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Curr Biol. 2009 Dec 29;19(24):2081-5. doi: 10.1016/j.cub.2009.10.060. Epub 2009 Dec 3.

Human perceptual learning by mental imagery.

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  • 1Brain Mind Institute, Ecole Polytechnique Fédérale de Lausanne, 1015 Lausanne, Switzerland. elisa.tartaglia@epfl.ch

Abstract

Perceptual learning is learning to perceive. For example, a radiologist is able to easily identify anomalies in medical images only after extended training. Theoretical and psychophysical studies [1-12] suggest that such improvements of performance are accomplished by neural synaptic changes driven by the repetitive presentation of stimuli. Here, we demonstrate that an equally reliable improvement can also occur in the absence of physical stimulation. Imagining the crucial part of a bisection stimulus was sufficient for successful perceptual learning. Hence, the neural processes underlying perceptual learning, which are usually assumed to be primarily dependent on stimulus processing, can be equally based on mentally generated signals.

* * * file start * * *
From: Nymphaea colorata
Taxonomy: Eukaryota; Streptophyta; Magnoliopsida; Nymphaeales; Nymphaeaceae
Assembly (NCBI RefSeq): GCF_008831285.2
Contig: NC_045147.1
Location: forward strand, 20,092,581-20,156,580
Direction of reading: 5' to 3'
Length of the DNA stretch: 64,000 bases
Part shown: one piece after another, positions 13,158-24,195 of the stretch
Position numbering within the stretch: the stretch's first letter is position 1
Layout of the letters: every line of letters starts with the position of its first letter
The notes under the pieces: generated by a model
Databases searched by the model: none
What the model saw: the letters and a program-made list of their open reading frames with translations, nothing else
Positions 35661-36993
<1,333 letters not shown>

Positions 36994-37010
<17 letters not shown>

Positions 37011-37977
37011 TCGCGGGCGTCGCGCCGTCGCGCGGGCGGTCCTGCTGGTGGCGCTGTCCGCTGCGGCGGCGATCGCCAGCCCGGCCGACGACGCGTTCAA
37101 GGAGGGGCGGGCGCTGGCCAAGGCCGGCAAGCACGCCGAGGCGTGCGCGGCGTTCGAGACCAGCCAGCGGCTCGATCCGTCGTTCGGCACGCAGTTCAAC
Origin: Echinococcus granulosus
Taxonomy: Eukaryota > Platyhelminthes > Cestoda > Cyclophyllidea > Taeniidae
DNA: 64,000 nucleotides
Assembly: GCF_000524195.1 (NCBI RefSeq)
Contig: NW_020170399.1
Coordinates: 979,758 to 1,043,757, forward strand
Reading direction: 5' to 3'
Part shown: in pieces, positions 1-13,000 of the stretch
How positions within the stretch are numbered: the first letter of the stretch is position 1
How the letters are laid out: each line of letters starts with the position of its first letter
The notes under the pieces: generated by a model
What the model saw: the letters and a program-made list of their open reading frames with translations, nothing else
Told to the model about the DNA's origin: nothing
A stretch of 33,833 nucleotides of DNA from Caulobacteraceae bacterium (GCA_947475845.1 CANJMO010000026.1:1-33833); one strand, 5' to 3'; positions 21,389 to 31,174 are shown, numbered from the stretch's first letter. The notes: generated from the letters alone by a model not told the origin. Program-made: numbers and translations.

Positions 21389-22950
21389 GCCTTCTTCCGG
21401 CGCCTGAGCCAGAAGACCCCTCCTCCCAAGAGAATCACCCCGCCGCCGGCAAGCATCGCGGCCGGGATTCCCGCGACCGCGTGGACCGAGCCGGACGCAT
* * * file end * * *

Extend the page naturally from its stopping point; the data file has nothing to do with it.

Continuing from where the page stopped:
PMID:
19962313
DOI:
10.1016/j.cub.2009.10.060
[PubMed - indexed for MEDLINE]
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